Episode:Civilization—The State (Part 3)

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August 2, 2016 (Paper 71:3, p.803)

A moral society should aim to preserve the self-respect of its citizenry and afford every normal individual adequate opportunity for self-realization. In advanced states, political service is esteemed as the highest devotion of the citizenry. That state is best which co-ordinates most while governing least.

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Summary by Kermit

Commentary on Review

We reflected on the ten stages in the evolution of a practical and efficient form of representative government, inquiring as to whether the remarkable congruence of the founding principles and structures of the government of the USA with the cosmic concepts expressed by the revelators was consciously derived by our founding fathers, or superconsciously conceived. We note that the basic tenets of democratic representative government have been an integral part of the reflections of the philosophers of human government since the sixth century B.C. Further, that the work of revelation is to conserve the fruits of evolutionary progress through precise coordination and to move mankind forward beyond an attained evolutionary apex.

71:3. The Ideals of Statehood

In examining the title of this section as well as the language therein, we note that the suffix –hood confers a quality of wholeness to the concept of “the state.” The unity aspect of wholeness suggests a potential for harmonizing statehood with ideals. The essentials of civil progress—liberty, security, education, and social co-ordination find downstepped expression of the ideals encompassed in the cosmic whole and the individuality of the whole through the adjustment of individual circumstances. Of course, the relative success of this process is dependent on the moral values and experiential wisdom of the citizenry as exemplified in their chosen leaders. [As previously stated, in cosmic parlance the term co-ordination has specific significance with respect to the whole and the individuality of the whole.] Social progress suffers when the evolutionary nature of ALL of these processes are interpreted in an existential frame of reference. Such faulty interpretations lead to the invariably unsuccessful attempt to apply existential ideals directly to our external lives without first translating them into workable ideas. Our emergency is not that we are bereft of ideals, nor that the evolutionary process is too slow. It is the attempt by the spiritually conscious to directly apply spiritual values and ideals to temporal matters.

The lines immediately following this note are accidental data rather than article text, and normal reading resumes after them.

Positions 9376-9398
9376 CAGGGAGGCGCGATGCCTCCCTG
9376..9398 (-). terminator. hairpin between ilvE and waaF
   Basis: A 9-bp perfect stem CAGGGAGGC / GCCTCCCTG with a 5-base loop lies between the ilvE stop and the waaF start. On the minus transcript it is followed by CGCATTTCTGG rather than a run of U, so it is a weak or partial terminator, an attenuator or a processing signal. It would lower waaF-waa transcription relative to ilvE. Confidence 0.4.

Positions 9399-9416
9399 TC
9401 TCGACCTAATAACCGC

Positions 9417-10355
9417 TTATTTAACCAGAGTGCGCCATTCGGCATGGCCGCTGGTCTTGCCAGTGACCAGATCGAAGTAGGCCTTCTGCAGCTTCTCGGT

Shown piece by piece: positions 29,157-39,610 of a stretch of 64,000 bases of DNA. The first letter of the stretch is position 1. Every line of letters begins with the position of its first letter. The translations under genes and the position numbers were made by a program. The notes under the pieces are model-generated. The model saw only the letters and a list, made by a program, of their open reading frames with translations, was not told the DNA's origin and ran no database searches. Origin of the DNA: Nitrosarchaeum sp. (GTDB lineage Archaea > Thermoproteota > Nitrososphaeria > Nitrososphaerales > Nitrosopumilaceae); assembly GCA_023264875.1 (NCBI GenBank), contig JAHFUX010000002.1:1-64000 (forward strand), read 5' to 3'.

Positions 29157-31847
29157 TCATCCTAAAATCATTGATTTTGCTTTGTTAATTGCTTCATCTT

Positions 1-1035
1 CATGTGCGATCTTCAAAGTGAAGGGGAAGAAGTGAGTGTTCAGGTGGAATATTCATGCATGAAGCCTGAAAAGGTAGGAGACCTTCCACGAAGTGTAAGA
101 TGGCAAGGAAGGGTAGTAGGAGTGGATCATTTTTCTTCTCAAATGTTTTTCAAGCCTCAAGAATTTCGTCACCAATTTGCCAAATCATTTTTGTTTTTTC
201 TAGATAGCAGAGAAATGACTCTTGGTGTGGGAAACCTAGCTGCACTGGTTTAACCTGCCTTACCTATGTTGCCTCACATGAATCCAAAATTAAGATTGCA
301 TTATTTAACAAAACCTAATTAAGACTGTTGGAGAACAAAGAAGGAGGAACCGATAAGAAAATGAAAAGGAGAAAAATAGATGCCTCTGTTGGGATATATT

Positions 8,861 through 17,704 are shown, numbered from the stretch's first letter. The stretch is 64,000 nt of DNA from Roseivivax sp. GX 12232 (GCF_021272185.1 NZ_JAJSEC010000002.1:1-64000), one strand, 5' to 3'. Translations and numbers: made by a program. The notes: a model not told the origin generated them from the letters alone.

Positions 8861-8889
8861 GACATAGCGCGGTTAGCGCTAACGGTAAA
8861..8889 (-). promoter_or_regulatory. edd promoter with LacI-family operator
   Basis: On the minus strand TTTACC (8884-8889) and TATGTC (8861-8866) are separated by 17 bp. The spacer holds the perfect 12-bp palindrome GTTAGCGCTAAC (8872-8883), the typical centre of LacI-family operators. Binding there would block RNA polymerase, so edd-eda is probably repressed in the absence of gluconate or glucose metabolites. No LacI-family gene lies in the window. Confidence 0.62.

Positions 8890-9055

This existential-evolutionary tension is pointedly illustrated in the matter of national egotism (chosen people). It has been essential to social survival and has greatly facilitated the progressive and unifying processes of tribal welding and nation building down to modern times. Yet, from the purely idealistic point of view, national egotism smacks of intolerance and is inimical to the ideal of universal human brotherhood. It remains that ideal levels of state functioning can never be attained until every form of intolerance is mastered, and our author prescribes efforts to co-ordinate science, commerce, play, and religion as the best way to combat intolerance. [Reminder that intolerance can be thought of as tempered zeal.]

For the ideal state to function, the ideals must be downstepped in the threefold co-ordinated expression in the spiritual, intellectual, and physical domains. Our author lists these expressions as follows: love loyalty derived from the realization of human brotherhood; intelligent patriotism based on wise ideals, and cosmic insight in terms of planetary facts, needs, and goals.

In the remainder of this section, the revelators show us benchmarks of an ideal state that we might reflect on the circumstances of our present state of affairs. Laws of an ideal state are few and positive in nature, characterized by a high degree of individual liberty requiring a degree of self-control for the most part unrealized on our world. Able citizens all work and are further encouraged in the profitable and uplifting use the increasing leisure made possible by the liberation from toil by the advances of the machine age. We are warned of the pernicious effects of idleness and poverty consequent to freely supporting and allowing the unrestrained reproduction of the defective and degenerate elements of humanity. Here we have rugged truths indeed!

Preserving citizens’ self-respect and affording opportunity for self-realization should be the aim of a moral society. This is best accomplished when the state maximizes co-ordination while minimizing regulative control.

The pathway to ideal statehood is by the slow evolutionary growth of civic consciousness. Following the period of egoistic participation in the administrative affairs of government, the burdens of government are assumed as a duty. Later these roles are sought as a privilege and honor. The caliber of citizens who take on the responsibilities of statehood is an accurate portrayal of the status of any level of civilization.

In advanced states, political service is esteemed as the highest devotion of the citizenry. In such states, governments confer their highest honors of recognition on those of the following callings in the following order: civil and social servants, philosophers, educators, scientists, industrialists, and militarists. Are we there yet? Where are the, sports figures, and television and movies stars?